10 Reasons to Have a Change Jar
It's easy to think of coins as a jingly hassle in your pants pocket or bottom of your handbag. Paper money and bank account balances seem easier to consider real money. Loose change can add up, though, as you'll discover if you keep a change jar.
1. My husband and I keep a Mason jar in the closet into which we drop our change at the end of the day. Then, over Thanksgiving weekend we cash in our change at the bank, split the funds down the middle, then use our halves to buy each otherChristmas gifts. This has been a great way to set a strict budget for ourselves. Neither of us can go a little overboard on presents (because one or both of us always would) and we end up being far more creative in our gift giving.
2. In the past we used to keep a change jar as vacation savings. A few years ago when we were going to Las Vegas for a friend's wedding, we saved all of our change over a period of time then cashed it in and took it along as our gambling funds.
3. Earn some good karma by donating the contents of your change jar to a charity. The bell ringers will be out again this holiday season and they'd be delightfully surprised to see you dump a jar full of change into their bucket!
4. A full change jar can means hours of entertainment (and the potential of doubling your savings!) when you get your friends together for a game of poker. Word of warning: you may also end up with an empty jar if you don't play your cards right!
5. Pull out all the quarters and put them in a decorative container as an instant giftfor someone who uses coin laundry machines or to the friend who parks at a meter to come visit you.
6. Turn your change jar into a party! Set a goal of filling a container and, with the proceeds, have a party. Use a vase or other decorative container in your kitchen and as your friends visit tell them about your party plan. As they chip in, make a mental note to invite them to your party too.
7. Set a how-much-change-can-I-save challenge. A fun (and distracting!) game for families — set aside a jar for money you find on the streets and see how much you collect. Or keep separate jars and see who can collect and save the most change.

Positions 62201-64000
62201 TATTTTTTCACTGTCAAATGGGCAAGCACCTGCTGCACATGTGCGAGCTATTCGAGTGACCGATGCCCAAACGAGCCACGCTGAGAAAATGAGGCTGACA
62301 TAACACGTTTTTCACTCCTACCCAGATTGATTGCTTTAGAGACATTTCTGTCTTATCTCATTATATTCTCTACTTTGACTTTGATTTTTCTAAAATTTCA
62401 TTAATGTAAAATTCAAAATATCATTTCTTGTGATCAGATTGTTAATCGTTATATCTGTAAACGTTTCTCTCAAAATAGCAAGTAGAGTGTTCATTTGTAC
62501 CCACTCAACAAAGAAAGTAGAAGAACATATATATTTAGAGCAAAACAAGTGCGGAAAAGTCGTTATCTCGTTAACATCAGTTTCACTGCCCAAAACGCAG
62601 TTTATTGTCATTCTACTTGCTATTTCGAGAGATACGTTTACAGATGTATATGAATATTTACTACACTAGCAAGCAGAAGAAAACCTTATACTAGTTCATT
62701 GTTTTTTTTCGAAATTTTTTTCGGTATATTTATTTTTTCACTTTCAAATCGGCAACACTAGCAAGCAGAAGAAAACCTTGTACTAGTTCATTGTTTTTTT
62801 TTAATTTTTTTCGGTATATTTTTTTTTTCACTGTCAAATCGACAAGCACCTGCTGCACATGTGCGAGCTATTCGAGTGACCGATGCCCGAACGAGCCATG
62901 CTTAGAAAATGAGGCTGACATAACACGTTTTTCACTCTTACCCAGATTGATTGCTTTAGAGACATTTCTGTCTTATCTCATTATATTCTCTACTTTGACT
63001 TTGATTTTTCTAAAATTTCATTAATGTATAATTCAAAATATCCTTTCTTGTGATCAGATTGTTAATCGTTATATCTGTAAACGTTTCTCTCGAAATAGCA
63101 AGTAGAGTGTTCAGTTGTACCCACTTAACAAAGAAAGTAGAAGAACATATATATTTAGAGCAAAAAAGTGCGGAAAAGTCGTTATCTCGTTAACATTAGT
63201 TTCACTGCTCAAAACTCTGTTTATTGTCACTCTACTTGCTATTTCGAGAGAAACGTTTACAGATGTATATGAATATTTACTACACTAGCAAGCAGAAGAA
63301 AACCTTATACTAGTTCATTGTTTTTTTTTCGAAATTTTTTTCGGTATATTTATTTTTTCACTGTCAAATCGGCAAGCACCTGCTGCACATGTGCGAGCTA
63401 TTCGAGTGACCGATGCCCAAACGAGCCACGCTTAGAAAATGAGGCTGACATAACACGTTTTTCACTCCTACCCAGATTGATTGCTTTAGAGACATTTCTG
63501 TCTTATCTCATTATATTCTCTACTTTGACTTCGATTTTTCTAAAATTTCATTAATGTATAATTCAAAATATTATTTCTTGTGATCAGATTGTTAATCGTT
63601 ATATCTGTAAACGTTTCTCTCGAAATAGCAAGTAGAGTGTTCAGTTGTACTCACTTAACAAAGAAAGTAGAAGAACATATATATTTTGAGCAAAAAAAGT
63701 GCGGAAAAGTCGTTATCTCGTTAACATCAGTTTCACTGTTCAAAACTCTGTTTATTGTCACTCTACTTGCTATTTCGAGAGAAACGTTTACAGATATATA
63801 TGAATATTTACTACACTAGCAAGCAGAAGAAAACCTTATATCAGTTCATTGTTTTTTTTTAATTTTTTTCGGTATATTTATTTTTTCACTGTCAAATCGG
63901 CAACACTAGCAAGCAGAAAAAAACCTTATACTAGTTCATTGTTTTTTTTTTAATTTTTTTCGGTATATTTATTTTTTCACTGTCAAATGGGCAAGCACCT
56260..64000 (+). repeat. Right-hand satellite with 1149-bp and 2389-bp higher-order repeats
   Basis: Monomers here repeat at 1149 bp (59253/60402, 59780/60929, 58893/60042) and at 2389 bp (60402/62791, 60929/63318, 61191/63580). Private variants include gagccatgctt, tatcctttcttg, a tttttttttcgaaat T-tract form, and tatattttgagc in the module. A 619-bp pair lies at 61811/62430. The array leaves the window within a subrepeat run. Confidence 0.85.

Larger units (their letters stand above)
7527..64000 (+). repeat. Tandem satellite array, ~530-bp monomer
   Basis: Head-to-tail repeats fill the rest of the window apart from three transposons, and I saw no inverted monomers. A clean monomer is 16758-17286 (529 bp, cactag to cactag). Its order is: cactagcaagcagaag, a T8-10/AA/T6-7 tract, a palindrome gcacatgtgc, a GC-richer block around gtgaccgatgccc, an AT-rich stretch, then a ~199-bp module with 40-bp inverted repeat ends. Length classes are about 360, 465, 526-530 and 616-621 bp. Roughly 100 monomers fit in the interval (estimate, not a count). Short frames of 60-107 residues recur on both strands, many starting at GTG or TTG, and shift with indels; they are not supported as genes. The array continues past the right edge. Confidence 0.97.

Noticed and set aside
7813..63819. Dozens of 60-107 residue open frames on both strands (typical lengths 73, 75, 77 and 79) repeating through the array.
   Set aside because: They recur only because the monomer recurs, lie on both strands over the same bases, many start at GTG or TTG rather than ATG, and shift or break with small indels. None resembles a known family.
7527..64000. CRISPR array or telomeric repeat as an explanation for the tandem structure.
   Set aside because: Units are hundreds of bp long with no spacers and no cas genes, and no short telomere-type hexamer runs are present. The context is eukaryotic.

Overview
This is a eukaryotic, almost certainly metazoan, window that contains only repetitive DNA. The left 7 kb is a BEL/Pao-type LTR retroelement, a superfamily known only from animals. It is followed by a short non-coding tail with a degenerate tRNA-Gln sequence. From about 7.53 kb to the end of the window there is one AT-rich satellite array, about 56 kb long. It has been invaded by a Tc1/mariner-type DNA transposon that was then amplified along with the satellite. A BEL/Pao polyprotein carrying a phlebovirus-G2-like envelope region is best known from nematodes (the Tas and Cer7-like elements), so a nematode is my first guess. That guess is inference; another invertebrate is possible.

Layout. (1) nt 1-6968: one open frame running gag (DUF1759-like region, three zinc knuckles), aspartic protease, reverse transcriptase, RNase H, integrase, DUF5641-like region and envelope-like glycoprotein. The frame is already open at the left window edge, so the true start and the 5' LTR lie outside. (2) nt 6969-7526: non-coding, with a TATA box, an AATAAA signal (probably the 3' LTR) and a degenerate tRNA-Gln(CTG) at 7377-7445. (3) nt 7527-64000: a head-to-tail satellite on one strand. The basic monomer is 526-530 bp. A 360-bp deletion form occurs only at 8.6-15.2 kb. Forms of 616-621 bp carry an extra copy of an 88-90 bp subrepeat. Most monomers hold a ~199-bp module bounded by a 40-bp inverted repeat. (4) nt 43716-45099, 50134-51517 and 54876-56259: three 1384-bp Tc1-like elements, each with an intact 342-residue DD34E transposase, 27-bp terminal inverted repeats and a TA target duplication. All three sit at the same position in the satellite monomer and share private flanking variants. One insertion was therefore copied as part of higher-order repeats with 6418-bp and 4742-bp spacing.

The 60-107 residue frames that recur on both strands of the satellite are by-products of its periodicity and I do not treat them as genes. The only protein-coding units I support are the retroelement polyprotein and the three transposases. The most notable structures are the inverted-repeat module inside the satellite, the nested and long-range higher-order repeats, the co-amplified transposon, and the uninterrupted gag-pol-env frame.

8. Use your collected coins as a happy birthday fund. You may be surprised how much money you can collect in a year. Use the money to treat yourself like a king or queen on the anniversary of your birth.
9. As you've probably heard, we're living through a recession right now. Drop of a few dollar bills along with your change into a jar and use it as a rainy day fund. If it's already raining, consider it your OH-MY-GOD-IT'S-A-HURRICANE! fund.
10. Use your collected coins to make one of the wonderful craft projects we've seen here. How about a penny desk or a nickel floor? You could also use coins in any mosaic project. Imagine the 50 States quarters as a mosaic candle holder.
It was number 10 that caught my eye I followed the link on the penny desk and found these:
I loved the rolled edge but I do not know how to do it. A blow torch is how you get rid of the bubbles, see the details here.
I like the octagonal edge too, but it does not really match the base that I am designing. It might be worth it to switch it up a bit if it was octagonal and pushed into the corner there would be a little triangle for the cords to go through.
So here are my thoughts, when my parents moved my step-dad, Greg gave me the top to his old drafting table. I think that I just might cover it in pennies. I don't know if I want to collect them so they are dirty or if I want to go to the mint and see if I can get them there, shiny and new. I measured it out tonight and it would take 3760 of them, maybe less if I used the squished pennies that I have gotten through my travels. I would have a lip put on it so that we could pour in resin for a flat surface for all my crafts and a finished edge. Since I have seen the how to on the EPBOT page I am even more inspired. Well off to dinner for me, Mikey made Leonard's world famous chicken.